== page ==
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67 of 70 people found the following review helpful By Rob Hardy HALL OF FAMETOP 500 REVIEWER on September 22, 2003
Format: Hardcover
Before 11 September 2001, the worst workplace disaster in New York City was the fire at the Triangle Shirtwaist Factory in Greenwich Village on 25 March 1911. As recounted in a riveting history, _Triangle: The Fire That Changed America_ (Atlantic Monthly Press) by David Von Drehle, the fire was caused not just by a careless cigarette, but by social, industrial, and labor forces summed to that point, and true to the subtitle, it changed those forces ever afterward. Anyone studying the economics and history of twentieth century America needs to know the prominence of the sweatshops, but as Von Drehle points out, we are now once again concerned about the sweatshops from where our clothes issue (they just don't happen to predominate in New York anymore). And though after Triangle there were important safety laws imposed in New York, there are still factory disasters happening in the equivalent of sweatshops in other parts of the world.
Ironically, the Triangle factory made shirtwaists, which were the women's blouses of the time, and they were something of a sartorial liberation for women. It was a practical garment, with no hoops or corsets, and yet it was fashionable enough for the Gibson Girl. The book covers the lengthy strike at Triangle of 1909, but the strike was not about safety, just hours and pay. Von Drehle shows that there had already been factory buildings successfully protected from fire. Automatic sprinklers, firewalls, and fireproof doors and stairways were, from the 1880s, standard in some factories. The Triangle owners paid lots for insurance, and little for safety. The building itself was promoted as fireproof, and it proved essentially to be, but the contents were certainly not.
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44 of 48 people found the following review helpful By Rocco Dormarunno on October 24, 2003
Format: Hardcover
I normally avoid books that focus on horrific events in history because they mostly exploit and sensationalize the disaster for their authors' obvious motive: profit. David Von Drehle has no interest in exploiting this exceptionally terrible moment in New York's--and even America's--history. His compassion for the victims, his admiration for the reformers, and his loathing for those who caused and profited from the fire is obvious on every page, and in every word.
Framed by the scorn and indifference toward laborers before the fire, and the realization of guilt that led to the rush to reform after it, the events of March 25, 1911 are heartbreakingly described by Mr. Von Drehle's vivid prose. But the description of the actual fire is only part of the book. He doesn't linger over the gruesome details to satisfy some cruel, voyeuristic hunger that some readers might have expected. There's just enough narrative to convey the chaos, terror and sadness of the event. To prevent the story from getting too morbid, the author diligently included the many individual acts of heroism by police, firemen, passersby and neighboring NYU students.
The main purpose of the book, as the subtitle explains, is to demonstrate how the Triangle catastrophe profoundly affected Tammany Hall, New York City and State government, the federal governemt, the labor union movement, socialists, and Democrats. The dedication of the reformers and labor leaders like Al Smith, Frances Perkins, Robert Wagner, Sr., Clara Lemlich, and so on, is also highlighted. The owners of the Triangle Shirtwaist Company, Max Blanck and Isaac Harris, receive the vilification they deserve. And somewhere in the moral gray area are the two most enigmatic figures: Tammany leader Charles Murphy and the attorney for Blanck and Harris, Max Steuer.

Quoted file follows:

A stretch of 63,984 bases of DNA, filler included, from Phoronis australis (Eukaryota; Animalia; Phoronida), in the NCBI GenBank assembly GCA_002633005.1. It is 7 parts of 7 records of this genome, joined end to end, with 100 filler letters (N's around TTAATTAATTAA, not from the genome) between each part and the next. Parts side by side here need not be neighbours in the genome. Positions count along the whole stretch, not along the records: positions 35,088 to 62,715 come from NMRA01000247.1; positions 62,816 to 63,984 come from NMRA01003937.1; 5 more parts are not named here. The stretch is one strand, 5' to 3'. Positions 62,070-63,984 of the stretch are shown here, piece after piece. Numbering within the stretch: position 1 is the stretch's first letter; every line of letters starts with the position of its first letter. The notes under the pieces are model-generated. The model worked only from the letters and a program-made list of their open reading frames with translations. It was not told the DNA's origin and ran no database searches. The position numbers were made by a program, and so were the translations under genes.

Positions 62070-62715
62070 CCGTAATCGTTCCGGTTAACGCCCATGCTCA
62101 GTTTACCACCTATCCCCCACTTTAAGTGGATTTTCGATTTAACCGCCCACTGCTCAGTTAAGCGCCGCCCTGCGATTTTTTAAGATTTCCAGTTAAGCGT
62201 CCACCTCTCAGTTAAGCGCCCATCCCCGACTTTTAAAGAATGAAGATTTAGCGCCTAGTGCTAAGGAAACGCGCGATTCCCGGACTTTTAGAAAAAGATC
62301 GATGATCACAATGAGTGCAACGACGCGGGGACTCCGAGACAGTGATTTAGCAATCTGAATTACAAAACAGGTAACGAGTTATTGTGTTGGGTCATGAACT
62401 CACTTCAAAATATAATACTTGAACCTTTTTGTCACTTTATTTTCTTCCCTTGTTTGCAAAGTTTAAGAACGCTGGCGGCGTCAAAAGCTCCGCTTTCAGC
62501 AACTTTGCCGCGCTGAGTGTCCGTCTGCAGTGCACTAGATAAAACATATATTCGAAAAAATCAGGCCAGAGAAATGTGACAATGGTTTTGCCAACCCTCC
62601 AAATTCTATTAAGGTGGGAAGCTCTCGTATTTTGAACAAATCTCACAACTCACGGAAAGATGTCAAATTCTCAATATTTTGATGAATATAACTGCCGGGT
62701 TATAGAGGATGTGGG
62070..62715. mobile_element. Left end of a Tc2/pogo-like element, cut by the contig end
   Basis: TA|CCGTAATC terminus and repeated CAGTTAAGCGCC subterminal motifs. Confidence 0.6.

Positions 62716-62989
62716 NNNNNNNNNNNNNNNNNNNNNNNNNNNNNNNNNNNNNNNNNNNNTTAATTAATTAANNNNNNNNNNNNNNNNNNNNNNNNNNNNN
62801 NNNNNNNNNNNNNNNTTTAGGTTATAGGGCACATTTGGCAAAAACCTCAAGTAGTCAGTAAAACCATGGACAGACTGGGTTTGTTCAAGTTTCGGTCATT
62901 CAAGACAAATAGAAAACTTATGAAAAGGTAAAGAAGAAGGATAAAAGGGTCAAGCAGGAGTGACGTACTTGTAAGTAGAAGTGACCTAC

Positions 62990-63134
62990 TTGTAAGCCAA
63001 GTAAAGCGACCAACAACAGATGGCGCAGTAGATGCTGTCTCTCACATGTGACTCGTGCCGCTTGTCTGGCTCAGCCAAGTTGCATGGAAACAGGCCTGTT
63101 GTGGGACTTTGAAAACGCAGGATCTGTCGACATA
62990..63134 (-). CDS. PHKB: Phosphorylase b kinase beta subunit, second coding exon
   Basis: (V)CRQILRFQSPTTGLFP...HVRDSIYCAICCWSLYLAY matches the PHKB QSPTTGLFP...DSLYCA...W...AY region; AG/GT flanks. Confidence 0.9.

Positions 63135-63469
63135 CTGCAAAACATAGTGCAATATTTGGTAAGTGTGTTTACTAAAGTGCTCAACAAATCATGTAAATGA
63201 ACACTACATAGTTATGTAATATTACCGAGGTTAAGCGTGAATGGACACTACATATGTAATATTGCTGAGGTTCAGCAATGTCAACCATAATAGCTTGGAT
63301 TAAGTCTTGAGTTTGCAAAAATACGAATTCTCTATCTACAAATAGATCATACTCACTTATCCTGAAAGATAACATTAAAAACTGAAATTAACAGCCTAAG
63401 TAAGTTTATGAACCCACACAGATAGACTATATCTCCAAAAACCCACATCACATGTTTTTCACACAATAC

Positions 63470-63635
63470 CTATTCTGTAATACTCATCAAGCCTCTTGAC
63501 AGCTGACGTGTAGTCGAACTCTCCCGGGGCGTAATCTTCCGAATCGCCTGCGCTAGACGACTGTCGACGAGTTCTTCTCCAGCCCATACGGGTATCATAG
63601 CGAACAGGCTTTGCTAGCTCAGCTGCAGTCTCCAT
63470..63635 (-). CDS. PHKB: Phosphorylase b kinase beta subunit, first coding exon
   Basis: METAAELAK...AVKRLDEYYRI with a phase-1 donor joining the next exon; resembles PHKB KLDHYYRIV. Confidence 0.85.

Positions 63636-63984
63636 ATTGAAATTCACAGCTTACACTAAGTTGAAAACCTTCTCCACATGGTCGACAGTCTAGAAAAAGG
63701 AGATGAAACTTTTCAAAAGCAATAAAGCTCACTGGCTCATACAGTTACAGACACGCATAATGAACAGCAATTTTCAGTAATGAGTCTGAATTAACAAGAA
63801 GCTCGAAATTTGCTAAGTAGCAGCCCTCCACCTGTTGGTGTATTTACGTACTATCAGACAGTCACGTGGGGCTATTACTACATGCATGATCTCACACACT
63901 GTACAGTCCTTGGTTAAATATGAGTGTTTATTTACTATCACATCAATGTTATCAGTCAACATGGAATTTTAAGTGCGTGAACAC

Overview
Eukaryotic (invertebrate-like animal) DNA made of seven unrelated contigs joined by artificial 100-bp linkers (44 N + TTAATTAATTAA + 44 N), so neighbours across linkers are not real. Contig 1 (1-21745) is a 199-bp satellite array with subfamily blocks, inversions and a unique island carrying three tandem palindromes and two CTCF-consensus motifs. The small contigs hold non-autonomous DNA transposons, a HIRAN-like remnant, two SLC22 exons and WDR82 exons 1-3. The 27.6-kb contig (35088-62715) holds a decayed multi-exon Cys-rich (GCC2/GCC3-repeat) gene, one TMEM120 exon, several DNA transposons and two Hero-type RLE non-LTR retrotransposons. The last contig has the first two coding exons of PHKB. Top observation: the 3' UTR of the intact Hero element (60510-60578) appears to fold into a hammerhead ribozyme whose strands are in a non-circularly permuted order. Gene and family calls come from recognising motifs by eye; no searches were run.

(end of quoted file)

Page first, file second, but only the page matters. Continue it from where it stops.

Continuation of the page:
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20 of 22 people found the following review helpful By Matthew Spady on October 8, 2003
Format: Hardcover
David Von Drehle's "Triangle" is social history at its best. He re-examines this tragic event, which had been relocated to a footnote in history, and places it in a broad historical context. He minimizes the sensational aspects of the tragedy and fully illuminates the social conditions that led to it, as well as workplace and political changes that flowed from it. That is not to say, however, that he does not fully describe the horrors of the fire, the falling bodies, the charred remains or the quirks of fate that saved one victim and doomed another. In the central chapters of the book, his vigorous prose projects the reader right into the heart of the fire.
In the first part of the book, Von Drehle examines the victims of the fire that broke out shortly before quitting time at the Triangle Shirtwaist (i.e., blouse) factory on Saturday, March 25, 1911. Who were they? Why did the come to America? Why did they take factory jobs instead of domestic jobs? Where did they live? What did they wear? What did they do in their spare time? Von Drehle brings these people and their neighborhoods to life.
Nor does he ignore, or spare, the management. Immigrants and textile workers themselves, Max Blanck and Isaac Harris had risen in the world and owned a series of factories, as they called these sweatshops. Von Drehle details the tactics they used to resistance to unions and break strikes. He describes some of their cost-saving practices (including cheating workers out of earned wages) and provides convincing evidence that they had a history of torching their own workshops at the end of the season to collect the insurance on unsold merchandise.